Greek lawmakers debated a confidence motion ahead of a crunch vote Friday which could see embattled Prime Minister George Papandreou turfed out of office and trigger fresh eurozone turmoil.
Some 70 deputies from all parties have lined up to address the chamber before a scheduled speech by Papandreou at around 2130 GMT, some 30 minutes before the vote is set to begin, a parliament source said.
They include several ruling Pasok party deputies who were prevented from addressing a rowdy parliamentary group meeting on Thursday that was cut short.
Papandreou, whose shock call for a referendum on a badly-needed EU debt deal earned him a humiliating dressing-down from European officials, looks uncertain to survive much longer, with fresh calls for his resignation.
The result of the confidence vote is impossible to call. In theory, Papandreou's socialist Pasok enjoys a majority of two in the 300-seat parliament, but a handful of MPs have threatened to defy him, demanding he step down in favour of a unity government to steer Greece out of the crisis.
Analysts said that renewed political uncertainty could halt the disbursement of a new eight-billion-euro ($11-billion) loan package that Greece needs by December 15 to pay the bills.
Finance Minister Evangelos Venizelos, who earlier informed Greece's EU partners they had scrapped the referendum, said the aim of the confidence vote would be to form a national unity government.
This government would seek to implement the terms of the EU bailout plan clinched in late-night talks in Brussels last week, guarantee the country's future in the eurozone and "respect the sacrifices of the Greek people," he said.
It was still not clear whether Papandreou would step aside, but in a dramatic development late Thursday he indicated he was ready to put country before personal ambition.
"I have excluded nothing from the discussion" with his political opponents, Papandreou told lawmakers.
"Even my own position. And I am not tied to any particular post. I have already said that and I am proving it daily.
"Even my re-election does not interest me. What interests me is saving the country," the prime minister added.
As uncertainty grew over the outcome of the chaos in Athens, stock markets headed lower after originally opening in the black. The German exchange fell more than two percent in mid-afternoon trade.
Greece's stock market also opened higher, then fell back, also down around two percent.
On the street, people appeared to be in favour of a government of national unity. One pensioner who gave his name as Takis, told AFP: "As matters stand, nothing can save us.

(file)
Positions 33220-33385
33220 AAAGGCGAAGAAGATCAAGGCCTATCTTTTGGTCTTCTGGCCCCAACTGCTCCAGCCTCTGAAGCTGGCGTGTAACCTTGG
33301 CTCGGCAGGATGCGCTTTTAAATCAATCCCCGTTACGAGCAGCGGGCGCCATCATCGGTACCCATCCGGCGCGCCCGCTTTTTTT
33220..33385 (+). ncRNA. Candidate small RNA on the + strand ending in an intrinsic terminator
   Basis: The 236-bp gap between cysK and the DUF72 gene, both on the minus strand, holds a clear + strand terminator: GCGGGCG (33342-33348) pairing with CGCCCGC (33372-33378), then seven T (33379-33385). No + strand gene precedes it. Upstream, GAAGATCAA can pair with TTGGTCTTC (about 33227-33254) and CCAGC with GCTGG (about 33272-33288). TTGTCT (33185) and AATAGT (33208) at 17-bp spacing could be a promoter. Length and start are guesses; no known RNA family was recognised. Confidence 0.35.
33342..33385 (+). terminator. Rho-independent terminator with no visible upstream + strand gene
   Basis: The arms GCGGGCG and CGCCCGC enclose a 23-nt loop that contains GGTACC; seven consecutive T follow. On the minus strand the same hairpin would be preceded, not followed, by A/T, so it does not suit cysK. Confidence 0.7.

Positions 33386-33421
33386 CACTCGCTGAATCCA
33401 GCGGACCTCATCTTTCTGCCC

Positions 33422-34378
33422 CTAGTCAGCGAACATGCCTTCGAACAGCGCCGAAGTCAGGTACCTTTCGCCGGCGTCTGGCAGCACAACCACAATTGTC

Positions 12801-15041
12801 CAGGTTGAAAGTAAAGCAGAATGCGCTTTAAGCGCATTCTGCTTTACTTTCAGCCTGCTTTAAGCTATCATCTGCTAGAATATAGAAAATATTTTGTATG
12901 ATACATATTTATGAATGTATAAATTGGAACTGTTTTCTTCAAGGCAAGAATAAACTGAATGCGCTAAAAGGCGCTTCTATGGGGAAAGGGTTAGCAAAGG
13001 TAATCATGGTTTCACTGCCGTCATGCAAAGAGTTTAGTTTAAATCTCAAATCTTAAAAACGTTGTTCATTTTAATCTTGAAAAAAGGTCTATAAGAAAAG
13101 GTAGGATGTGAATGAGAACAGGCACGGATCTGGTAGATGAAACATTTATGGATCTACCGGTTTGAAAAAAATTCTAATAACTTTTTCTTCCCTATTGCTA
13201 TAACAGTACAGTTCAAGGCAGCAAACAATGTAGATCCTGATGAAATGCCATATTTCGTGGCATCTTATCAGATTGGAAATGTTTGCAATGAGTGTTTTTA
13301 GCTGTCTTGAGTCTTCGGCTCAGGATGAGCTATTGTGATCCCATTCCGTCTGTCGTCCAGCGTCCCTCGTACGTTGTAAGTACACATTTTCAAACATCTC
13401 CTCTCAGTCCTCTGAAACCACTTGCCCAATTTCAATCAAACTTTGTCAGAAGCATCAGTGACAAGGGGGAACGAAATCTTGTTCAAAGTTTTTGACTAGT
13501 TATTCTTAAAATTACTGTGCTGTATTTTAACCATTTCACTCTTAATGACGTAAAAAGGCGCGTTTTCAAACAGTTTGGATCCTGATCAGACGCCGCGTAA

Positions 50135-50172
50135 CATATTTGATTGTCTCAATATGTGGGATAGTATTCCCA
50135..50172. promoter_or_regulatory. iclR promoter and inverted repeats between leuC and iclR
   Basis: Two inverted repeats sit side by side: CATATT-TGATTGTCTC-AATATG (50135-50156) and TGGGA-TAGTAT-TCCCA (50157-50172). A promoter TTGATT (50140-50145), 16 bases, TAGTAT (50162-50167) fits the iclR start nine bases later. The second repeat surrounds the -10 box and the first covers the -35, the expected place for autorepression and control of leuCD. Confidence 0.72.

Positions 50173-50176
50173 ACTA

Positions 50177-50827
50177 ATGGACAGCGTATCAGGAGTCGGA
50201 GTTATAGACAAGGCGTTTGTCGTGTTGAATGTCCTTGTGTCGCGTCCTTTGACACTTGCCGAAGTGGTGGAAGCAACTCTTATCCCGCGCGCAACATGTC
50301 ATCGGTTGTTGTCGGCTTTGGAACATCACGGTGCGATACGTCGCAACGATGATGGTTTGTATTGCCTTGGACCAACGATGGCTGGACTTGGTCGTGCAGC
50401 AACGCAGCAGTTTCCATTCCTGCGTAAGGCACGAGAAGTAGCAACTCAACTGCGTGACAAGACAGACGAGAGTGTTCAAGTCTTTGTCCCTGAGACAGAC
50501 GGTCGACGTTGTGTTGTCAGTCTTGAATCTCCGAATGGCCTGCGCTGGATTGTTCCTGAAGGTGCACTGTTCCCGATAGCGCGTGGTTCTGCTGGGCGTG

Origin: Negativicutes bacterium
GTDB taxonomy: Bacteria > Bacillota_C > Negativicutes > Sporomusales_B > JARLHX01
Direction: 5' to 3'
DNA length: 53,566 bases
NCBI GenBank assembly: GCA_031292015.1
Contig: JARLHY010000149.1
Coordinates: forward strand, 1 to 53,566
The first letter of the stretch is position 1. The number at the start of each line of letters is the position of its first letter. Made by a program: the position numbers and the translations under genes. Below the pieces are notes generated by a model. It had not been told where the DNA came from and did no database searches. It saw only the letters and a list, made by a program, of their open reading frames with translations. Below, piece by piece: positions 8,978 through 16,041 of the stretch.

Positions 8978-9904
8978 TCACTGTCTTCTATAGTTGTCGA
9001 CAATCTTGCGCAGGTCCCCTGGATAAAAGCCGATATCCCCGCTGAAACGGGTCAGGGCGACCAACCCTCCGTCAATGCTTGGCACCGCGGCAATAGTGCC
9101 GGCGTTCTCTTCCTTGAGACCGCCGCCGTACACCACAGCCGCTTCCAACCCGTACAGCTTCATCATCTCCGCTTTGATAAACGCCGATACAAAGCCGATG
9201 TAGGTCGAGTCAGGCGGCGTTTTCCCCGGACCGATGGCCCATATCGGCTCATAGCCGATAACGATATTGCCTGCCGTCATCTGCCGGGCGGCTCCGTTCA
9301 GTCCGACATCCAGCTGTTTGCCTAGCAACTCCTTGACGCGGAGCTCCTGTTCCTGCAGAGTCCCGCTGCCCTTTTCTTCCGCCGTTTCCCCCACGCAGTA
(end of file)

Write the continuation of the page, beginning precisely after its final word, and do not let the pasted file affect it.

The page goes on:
"There must be a government of national salvation with all the parties until we have elections. They way things are now George (Papandreou) cannot continue."
On Syntagma Square, where violent demonstrations have taken place during the crisis, Sofia Papadimitriou, a 25-year-old student taking a break before class, said: "Papandreou must go."
"He's had it. He can't get anything done. He hasn't got any energy left."
The political atmosphere in Athens remained fraught after rowdy parliamentary scenes Thursday, with opposition leader Antonis Samaras accusing Papandreou of blackmailing and lying to the Greek people in a desperate bid to cling to power.
The Ta Nea daily said the country was "on the edge of a cliff" and Eleftheros Typos rounded on Papandreou, saying he was "destroying Greece."
As the turmoil on the Greek political scene intensifies, the debt-wracked country, enduring its worst post-war economic crisis, is in danger of running out of cash in little over a month.
Venizelos had admitted that Athens "absolutely needed" before December 15 an eight-billion-euro slice of aid that has been blocked by EU leaders furious at Papandreou's referendum gamble.
For the first time, Merkel and others raised the spectre of Greece leaving the euro, hiking the pressure on the politicians in Athens to strike a deal if they wanted to remain in the bloc.
Analysts at Capital Economics said this was the most significant outcome of the Greek referendum saga.
"The fact that eurozone leaders have for the first time openly acknowledged that a country can leave the single currency is a potentially seismic development in the evolution of the debt crisis," they said.
And economists were eyeing the vote nervously, worried that more political uncertainty could push the European debt crisis to new heights.
Barclays Capital said in a research note that the confidence vote "probably holds the greatest uncertainty" of the economic risks on Friday.
"A no vote would likely further cloud the timing of the disbursement of the sixth IMF tranche, in our view," the note said.
Bemoaning the fact that "Greece is once again in the world media spotlight for all the wrong reasons," the Athens News said the country was in a state of "confusion and inconsistency."
Meanwhile, Vangelis Ipadimou, a worker studying the headlines at one of the several newspaper kiosks in central Athens, wanted to take power away from the politicians completely.
"We should give the responsibility to technocrats, not to politicians any more," he said.